This is the long back-story to a short order, which disposed of a big ANDA litigation. On June 13, 2011, the Supreme Court vacated the Federal Circuit’s opinion relating to a standing issue in Eisai Co., Ltd., et al. v. Teva Pharmaceuticals USA, Inc. Through Its Gate Pharmaceuticals Division and remanded the case with an instruction to dismiss it as moot. It did this because Teva did not have a right—under the Hatch-Waxman regime—to challenge four patents that protect donepezil, a drug used to treat dementia.
Eisai actually has five patents that protect its product. Teva and Eisai already litigated the first patent, and Teva was enjoined from launching its product until that patent expired in November 2010. Ranbaxy (another generic manufacturer) what the first one to file for FDA approval and name the remaining four patents, which entitled it to a generic manufacturer exclusivity period. Teva wasn’t pleased, because its ANDA application could not be approved during Ranbaxy’s exclusivity period.
Teva filed a suit on the remaining four patents, so that it could trigger Ranbaxy’s exclusivity period. Two of the patents expired with the first patent in 2010, and Teva was granted a covenant not to sue on the others. So it seems that Teva had no standing to sue, right?
That’s what the district court thought, but the Federal Circuit disagreed. It told the district court that it had abused its discretion in not allowing the suit to go forward. The court knew that there was a little gaming of the statutes here, which created a weird blockade against Teva’s entry into the market, and it stretched the statutes a bit to provide Teva relief.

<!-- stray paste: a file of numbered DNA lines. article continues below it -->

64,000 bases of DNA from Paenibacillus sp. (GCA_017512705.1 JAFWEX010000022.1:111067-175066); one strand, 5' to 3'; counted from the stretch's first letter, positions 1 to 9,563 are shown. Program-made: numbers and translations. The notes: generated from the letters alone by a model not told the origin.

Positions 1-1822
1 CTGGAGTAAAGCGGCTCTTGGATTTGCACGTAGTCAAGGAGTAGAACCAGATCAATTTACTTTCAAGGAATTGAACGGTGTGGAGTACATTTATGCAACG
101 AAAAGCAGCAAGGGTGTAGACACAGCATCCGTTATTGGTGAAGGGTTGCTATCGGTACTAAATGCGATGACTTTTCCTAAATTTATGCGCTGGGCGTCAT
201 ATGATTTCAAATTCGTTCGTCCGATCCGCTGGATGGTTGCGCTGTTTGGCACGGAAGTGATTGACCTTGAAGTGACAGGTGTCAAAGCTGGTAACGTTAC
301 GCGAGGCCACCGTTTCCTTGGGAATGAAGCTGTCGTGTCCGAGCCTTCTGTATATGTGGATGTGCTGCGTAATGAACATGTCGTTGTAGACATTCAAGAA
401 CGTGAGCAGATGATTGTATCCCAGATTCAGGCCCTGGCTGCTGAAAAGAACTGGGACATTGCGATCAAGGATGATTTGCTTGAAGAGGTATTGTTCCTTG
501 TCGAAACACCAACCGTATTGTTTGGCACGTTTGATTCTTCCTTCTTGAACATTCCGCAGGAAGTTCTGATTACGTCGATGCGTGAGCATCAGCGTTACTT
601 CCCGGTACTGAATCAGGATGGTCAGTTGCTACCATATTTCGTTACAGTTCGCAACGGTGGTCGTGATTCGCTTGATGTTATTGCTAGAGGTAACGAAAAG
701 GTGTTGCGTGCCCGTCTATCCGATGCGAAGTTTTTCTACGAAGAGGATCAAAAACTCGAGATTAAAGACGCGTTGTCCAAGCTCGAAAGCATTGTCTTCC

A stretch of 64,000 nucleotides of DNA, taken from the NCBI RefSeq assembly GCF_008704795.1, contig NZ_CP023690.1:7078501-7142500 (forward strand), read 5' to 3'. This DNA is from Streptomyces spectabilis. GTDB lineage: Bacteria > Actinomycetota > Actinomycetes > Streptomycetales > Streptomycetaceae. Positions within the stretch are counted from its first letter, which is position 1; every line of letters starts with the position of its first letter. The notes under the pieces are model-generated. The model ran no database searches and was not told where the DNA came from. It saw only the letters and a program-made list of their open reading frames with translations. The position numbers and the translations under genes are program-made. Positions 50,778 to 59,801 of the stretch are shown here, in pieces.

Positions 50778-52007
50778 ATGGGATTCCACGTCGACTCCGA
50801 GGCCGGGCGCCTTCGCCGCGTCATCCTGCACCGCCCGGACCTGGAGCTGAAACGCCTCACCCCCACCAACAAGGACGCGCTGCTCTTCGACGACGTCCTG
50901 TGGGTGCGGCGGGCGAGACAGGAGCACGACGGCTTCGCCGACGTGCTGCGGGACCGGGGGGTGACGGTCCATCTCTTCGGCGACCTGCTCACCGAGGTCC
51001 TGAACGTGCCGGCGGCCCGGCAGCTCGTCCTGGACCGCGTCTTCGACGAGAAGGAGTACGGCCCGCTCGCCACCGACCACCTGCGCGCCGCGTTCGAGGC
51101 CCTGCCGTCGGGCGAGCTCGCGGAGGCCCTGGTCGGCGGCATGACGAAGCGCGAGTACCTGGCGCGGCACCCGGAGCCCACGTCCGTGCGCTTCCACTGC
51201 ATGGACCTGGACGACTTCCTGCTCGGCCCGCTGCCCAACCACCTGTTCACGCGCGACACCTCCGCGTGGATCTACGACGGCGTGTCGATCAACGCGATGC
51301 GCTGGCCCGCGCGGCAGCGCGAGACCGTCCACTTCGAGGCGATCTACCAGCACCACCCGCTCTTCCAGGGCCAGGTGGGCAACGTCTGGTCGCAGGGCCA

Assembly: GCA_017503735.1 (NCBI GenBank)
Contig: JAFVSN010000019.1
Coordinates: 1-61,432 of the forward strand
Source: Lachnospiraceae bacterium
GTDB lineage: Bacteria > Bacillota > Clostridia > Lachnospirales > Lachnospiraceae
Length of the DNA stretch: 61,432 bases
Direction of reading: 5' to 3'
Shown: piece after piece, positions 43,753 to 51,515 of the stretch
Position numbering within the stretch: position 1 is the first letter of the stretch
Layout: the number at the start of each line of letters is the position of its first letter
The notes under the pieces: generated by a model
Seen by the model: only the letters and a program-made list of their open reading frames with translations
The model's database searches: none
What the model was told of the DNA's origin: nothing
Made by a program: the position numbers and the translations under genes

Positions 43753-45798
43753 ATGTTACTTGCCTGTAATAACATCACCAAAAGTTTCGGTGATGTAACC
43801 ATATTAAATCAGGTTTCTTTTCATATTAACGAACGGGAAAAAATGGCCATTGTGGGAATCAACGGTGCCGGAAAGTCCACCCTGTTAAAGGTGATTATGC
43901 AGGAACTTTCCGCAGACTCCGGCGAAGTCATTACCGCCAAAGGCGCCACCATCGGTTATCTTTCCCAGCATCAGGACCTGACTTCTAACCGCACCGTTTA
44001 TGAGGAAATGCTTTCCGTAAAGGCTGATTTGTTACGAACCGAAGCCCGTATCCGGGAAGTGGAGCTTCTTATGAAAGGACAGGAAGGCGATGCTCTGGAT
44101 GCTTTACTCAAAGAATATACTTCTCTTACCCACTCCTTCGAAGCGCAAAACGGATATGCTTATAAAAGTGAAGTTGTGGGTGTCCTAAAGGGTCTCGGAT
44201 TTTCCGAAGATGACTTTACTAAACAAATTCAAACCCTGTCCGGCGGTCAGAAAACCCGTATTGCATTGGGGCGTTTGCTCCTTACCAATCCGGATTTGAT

The Supreme Court wasn’t on board with that plan. It considered the petition briefs and dealt with the standing issue on the merits at the petition stage. This is unusual, and demonstrates that appellate advocates need to be thinking about persuading the court on the merits of the case at the petition stage, even though that is not the true purpose of a petition.
We’ve seen a number of requests for the court to expedite the briefing schedule. In this case, the court noted (again) that the appellants could speed up the briefing schedule by filing their briefs early, and that the appellees represented to the court that they would get their opposition brief on file within 30 days of the appellant’s filing. Expedited briefing schedule request denied. Merial Ltd. v. CIPLA Ltd., Nos. 2011-1471, -1472 (Fed. Cir. July 18, 2011).